There are many affiliate bodies and boards that prescribe the parameters for infrastructure, curriculum and pedagogy. But most of the institutions do not adhere to them and it is documented only on paper. Permission being granted to educational institutions without checking the genuine capabilities has only made it worse, as we now have schools and colleges mushrooming in all corners without the adequate infrastructure.
Many misleading ranking systems, confusing accreditation and affiliation processes have become a farce. We need to cleanse the existing system. Our student community would not look for greener pastures outside the country if they are satisfied with what we offer here.
Today, parents pledge their property to send their children abroad for undergraduate and post-graduate programmes because they know that their children will have more opportunities to follow their passion. Many students go abroad because they are unable to find their choice of courses locally or get admission in the universities due to over-reliance on test scores and a mob mentality that forces children into certain streams with supposedly more ‘scope’.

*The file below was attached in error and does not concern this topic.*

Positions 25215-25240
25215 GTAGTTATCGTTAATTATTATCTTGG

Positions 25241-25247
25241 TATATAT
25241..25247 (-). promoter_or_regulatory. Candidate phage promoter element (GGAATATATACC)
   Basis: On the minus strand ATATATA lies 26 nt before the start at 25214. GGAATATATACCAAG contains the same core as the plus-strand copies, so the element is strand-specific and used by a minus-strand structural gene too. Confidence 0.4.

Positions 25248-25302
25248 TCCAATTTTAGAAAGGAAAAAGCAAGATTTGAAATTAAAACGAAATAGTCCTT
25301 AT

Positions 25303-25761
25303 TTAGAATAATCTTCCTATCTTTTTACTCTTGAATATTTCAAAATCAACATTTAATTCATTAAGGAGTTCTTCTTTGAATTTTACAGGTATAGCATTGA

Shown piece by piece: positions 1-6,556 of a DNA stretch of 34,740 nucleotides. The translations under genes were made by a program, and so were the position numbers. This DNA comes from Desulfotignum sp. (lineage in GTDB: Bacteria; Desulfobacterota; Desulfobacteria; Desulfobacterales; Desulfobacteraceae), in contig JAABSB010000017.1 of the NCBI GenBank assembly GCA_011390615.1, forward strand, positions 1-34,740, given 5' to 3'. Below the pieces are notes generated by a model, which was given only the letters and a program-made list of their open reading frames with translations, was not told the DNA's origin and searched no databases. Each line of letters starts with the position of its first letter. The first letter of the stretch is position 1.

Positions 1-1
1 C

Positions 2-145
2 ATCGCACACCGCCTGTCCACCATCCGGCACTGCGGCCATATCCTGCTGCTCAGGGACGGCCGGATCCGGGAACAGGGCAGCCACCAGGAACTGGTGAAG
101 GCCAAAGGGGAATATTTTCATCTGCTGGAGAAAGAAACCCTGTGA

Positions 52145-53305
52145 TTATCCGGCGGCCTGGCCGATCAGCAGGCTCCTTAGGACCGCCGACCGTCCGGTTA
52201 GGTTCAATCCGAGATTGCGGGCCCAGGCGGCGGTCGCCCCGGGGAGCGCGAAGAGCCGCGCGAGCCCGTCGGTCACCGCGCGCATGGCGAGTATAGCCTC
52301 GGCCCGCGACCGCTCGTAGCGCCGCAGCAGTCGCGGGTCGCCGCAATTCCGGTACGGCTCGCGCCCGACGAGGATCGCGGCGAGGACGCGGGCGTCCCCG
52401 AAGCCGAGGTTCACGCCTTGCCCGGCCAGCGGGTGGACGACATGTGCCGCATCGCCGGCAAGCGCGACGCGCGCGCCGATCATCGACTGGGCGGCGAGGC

The primary step would be to remove the schools and colleges that do not have quality in terms of infrastructure and teachers. Our government-owned institutions should be on par with public institutions of developed countries. The University of California system is one such example of true educational excellence. Rural areas should have good schools and colleges. Many institutions run by the government don’t have proper infrastructure and teachers. People would definitely prefer private institutions.